An article released by Your Middle East last week about four female musicians has raised complaints by two of the artists in question, who claim it was published without their consent and “has been written on this subject without our knowledge.”
The article, originally published with the headline “4 female artists – two Egyptians, two Israelis – and what unites them” briefly profiles Egyptian musicians Maii Waleed and Youssra El Hawary and Israeli musicians Ester Rada and Riff Cohen.
When El Hawary (bottom right in the collage above) was answering the author’s questions about her personal background and music, she didn’t expect that her interview would be part of an article pairing her in solidarity with Israeli musicians. Neither did Waleed (top left), both of whom claim to have been misled about the article.
“The Middle East has a new generation of female musicians, with novel sounds, voices and a great deal of talent. Your Middle East met four of them to find out how music unites them despite different origins, beliefs and cultures,” the article begins.
The problem is twofold, according to El Hawary and Waleed, who say that they believed the article would be about “female ARAB songwriters” and that they weren’t informed of the full story’s contents and intentions to link Egyptian and Israeli musicians, while the original headline reflects political undertones and an implied association between the artists.
“We – Maii Waleed & Youssra El Hawary – find the title of the published article very specific to a sensitive topic that we did not agree to participate in. The title takes the article to a very different area than that which we were informed by the journalist Alessandra Abbona when she approached each of us individually for an interview,” the girls said in a joint statement.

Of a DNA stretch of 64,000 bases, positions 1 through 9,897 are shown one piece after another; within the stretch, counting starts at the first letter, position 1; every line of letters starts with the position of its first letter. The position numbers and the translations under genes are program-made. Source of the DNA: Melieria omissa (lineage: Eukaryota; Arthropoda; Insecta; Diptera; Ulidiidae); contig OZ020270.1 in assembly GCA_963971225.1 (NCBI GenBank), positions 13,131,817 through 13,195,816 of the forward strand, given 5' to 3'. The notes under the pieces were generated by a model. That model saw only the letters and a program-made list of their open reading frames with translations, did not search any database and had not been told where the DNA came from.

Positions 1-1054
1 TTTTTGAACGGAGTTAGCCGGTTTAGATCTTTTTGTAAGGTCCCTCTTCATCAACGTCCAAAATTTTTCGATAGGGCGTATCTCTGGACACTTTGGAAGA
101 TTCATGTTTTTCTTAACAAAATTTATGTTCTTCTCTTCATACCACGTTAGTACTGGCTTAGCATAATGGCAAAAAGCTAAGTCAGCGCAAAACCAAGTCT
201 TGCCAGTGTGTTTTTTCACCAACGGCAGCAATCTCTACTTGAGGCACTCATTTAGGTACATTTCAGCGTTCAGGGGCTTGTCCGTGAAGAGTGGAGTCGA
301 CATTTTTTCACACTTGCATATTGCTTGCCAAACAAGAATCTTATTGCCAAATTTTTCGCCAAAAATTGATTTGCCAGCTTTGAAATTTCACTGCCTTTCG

“(W)e find it very unprofessional of the journalist not to declare the original intentions of her feature. We believe that transparency is the key to respectful journalism and it is certainly unaccepted to include us unwillingly in a topic that we find irrelevant to our point of views,” they stated.
So much for unity. Your Middle East has since changed the headline to just “4 female artists – two Egyptians, two Israelis”, but the fact still remains that at least two of the article’s subjects were misled about the topic, which the writer didn’t fully disclose. It also politicizes an otherwise tame thesis: that music has no boundaries.
If Abbona didn’t share the feature’s full scope with her interviewees because Egyptian-Israeli relations are tense at best, this defeats the entire point of the article, which aims to show common ground amongst female musicians in the region. But that common ground means nothing when it’s seemingly fabricated out of thin air and imposed on unwitting subjects without their knowledge or consent.
WE SAID THIS: Read Maii Waleed and Youssra El Hawary’s full statement here.